Dr. Susan Lappan, helping to save the siamang

Faculty Member of Distinction
College of Arts and Sciences – Assistant Professor, Department of Anthropology

Found only in Sumatra and peninsular Malaysia, an endangered primate known as the siamang is at risk of extinction because of loss and degradation of habitat from industrial development and agriculture. Siamangs and other gibbons, however, may be able to survive in human-altered landscapes – so it is important that scientists carefully assess the suitability of different habitat types for conservation management.

Appalachian State University’s Dr. Susan Lappan is working to save these creatures and their ecosystem. After researching siamangs in southern Sumatra since 2000, she received a Fulbright Scholar Award for the 2017-18 academic year for a research project titled “Conservation of the Malaysian Siamang in a Changing World.”

Her 10-month grant, in collaboration with the School of Biological Sciences at the Universiti Sains Malaysia, will involve the first systematic survey of siamangs across Malaysia in over 30 years.

What the Fulbright Scholar Award allows her to do

Lappan and her research partners will conduct surveys in protected areas and unprotected forest fragments to determine which forests still have viable populations of siamangs, and to develop a more comprehensive estimate of their population in Malaysia. This information will help determine how habitat characteristics affect siamang population densities and to identify the most important sites for conservation.

Lappan also aims to create momentum for a gibbon conservation movement in the area. Working with government agencies, such as the Malaysian Department of Wildlife and National Parks, local universities and non-governmental organizations like the recently formed Malaysian Primatological Society, Lappan hopes to increase local interest in and knowledge about gibbon conservation, and to develop a feasible plan of action to ensure the future of the Malaysian siamang.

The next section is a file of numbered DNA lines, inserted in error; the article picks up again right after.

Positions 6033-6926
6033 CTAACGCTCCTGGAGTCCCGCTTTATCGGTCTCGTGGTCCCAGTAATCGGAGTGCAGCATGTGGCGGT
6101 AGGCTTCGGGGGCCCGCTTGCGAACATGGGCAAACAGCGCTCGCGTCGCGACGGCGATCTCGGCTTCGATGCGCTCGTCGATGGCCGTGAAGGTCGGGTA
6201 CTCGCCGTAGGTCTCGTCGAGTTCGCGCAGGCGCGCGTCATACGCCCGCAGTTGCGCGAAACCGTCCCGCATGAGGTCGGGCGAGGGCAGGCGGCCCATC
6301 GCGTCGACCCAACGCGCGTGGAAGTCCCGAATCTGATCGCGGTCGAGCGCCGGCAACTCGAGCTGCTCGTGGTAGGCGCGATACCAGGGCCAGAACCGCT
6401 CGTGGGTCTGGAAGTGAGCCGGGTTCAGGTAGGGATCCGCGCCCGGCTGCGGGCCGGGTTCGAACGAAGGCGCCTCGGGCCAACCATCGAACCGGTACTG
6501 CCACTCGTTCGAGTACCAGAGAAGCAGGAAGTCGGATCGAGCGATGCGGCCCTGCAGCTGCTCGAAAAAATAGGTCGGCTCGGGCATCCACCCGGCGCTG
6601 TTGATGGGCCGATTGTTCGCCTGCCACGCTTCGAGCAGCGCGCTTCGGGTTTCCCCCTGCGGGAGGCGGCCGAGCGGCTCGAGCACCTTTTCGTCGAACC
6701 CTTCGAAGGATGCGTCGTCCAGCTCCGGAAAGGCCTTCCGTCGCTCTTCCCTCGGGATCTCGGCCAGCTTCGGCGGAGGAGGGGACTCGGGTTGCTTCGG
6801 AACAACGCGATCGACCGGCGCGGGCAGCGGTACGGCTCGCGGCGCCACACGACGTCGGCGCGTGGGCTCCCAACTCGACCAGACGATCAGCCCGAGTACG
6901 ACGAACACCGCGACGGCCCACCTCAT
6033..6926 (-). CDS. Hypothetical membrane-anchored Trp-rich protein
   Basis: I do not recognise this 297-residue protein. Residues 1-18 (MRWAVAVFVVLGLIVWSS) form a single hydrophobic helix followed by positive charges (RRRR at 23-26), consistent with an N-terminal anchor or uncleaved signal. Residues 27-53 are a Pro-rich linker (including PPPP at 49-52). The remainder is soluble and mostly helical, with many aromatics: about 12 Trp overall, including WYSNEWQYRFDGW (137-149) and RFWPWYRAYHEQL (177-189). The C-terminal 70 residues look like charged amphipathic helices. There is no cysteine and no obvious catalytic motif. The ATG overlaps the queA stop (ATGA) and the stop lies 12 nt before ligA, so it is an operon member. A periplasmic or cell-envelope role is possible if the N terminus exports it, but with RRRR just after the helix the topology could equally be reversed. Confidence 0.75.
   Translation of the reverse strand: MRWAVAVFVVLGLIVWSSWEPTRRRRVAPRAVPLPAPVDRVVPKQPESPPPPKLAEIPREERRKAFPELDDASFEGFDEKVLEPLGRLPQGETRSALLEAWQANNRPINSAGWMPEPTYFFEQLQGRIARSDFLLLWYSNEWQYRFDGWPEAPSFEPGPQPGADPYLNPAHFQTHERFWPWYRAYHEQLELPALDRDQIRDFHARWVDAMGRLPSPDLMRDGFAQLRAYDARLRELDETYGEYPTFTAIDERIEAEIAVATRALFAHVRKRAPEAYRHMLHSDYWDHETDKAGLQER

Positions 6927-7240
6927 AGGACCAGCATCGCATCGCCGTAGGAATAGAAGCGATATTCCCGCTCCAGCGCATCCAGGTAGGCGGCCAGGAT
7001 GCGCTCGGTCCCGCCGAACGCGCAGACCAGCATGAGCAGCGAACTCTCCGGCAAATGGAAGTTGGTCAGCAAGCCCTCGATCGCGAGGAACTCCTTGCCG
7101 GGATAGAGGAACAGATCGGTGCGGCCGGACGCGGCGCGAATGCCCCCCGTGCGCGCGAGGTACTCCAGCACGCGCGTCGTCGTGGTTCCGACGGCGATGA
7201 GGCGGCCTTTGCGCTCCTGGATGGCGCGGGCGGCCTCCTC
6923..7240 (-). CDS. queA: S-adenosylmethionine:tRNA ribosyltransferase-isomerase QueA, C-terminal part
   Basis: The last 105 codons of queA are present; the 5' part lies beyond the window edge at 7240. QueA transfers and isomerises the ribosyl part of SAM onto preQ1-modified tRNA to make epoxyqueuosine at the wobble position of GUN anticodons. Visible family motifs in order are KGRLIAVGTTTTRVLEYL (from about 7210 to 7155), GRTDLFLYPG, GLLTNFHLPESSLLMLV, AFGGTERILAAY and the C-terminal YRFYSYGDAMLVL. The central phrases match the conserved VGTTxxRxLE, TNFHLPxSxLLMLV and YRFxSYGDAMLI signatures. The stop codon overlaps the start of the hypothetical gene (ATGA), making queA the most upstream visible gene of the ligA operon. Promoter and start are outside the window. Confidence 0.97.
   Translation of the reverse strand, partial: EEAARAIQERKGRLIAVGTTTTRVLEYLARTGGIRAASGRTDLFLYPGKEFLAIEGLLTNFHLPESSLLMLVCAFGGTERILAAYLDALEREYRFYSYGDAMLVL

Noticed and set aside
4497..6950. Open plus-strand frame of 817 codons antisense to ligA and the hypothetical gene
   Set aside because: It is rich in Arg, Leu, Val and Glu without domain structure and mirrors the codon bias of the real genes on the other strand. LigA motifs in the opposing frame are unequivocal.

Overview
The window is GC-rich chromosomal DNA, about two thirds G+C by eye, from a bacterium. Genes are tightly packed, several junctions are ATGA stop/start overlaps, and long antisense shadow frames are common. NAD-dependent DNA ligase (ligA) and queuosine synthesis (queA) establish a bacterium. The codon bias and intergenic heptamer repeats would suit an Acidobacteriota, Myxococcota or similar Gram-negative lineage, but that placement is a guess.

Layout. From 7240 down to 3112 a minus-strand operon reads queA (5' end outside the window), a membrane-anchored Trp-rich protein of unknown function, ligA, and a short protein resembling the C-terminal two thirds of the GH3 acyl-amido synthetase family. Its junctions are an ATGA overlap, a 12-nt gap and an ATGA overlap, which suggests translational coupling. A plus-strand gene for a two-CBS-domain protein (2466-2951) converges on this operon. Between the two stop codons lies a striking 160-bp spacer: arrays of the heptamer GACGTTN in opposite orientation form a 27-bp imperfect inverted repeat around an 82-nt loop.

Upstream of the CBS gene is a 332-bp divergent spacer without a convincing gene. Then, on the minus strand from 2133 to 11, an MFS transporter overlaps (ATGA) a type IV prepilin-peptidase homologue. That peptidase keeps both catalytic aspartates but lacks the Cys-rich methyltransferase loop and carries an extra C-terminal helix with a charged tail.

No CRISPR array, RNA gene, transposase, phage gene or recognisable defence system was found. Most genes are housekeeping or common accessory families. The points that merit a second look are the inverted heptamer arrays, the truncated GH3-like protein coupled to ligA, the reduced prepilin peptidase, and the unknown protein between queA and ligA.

The extended stay in Malaysia also will allow her to develop relationships with Malaysian primatologists and conservation professionals, while working with the next generation of Malaysian primatologists and conservationists to maximize the impact of her research within the area.

The siamang’s ecological and cultural importance

Lappan is turning her attention to Malaysia because, she said, “almost no information is available about the current status of siamangs in peninsular Malaysia.” Yet, it’s greatly needed. Peninsular Malaysia contains some of the oldest forested areas in the world, she said, but approximately half of the original forest has been converted to other land uses.

“Research at many sites has shown that siamangs and other gibbons are important components of functioning ecosystems as ecological competitors, plant predators and seed dispersers,” said Lappan. “So the loss of siamangs from any ecosystem that they have inhabited for millennia is likely to lead to a cascade of additional negative impacts. The need for information about Malaysian siamangs is not simply a point of academic curiosity but rather a point of vital conservation interest.”

The species also has cultural importance, Lappan said. “Because of their charisma and beautiful songs, siamangs are featured in Malay folktales and are important to local culture… The haunting beauty of gibbon songs has inspired composers to write music based on their songs and been recognized in the proverb, ‘if you kill a gibbon, you leave seven lonely rivers.’”

Lappan said she feels “incredibly privileged to have had the opportunity to spend time with them in their natural habitat, to hear their songs floating through the early morning air, and to experience the singular thrill that comes from that first glimpse of these incredible acrobats moving through the trees… Gibbons have long, powerful arms and graceful, hook-like hands that make them the world champions at arm-swinging locomotion. Despite being fairly small, 5-11 kg, they can travel through the forest canopy so quickly it almost seems as if they are flying.”

She added, “The Fulbright Scholar Program, by supporting international exchange and cooperation, creates opportunities for scholars from the USA and overseas to develop deeper understanding of other cultures and people, to build relationships, and to initiate productive conversations about difficult problems. I am grateful for the opportunity to work toward these goals in Malaysia and after I return home.”

As a follow-up to the grant, Lappan and colleagues at Universiti Sains Malaysia and the University of Texas-San Antonio are also developing a five-year plan to continue the work they are starting.

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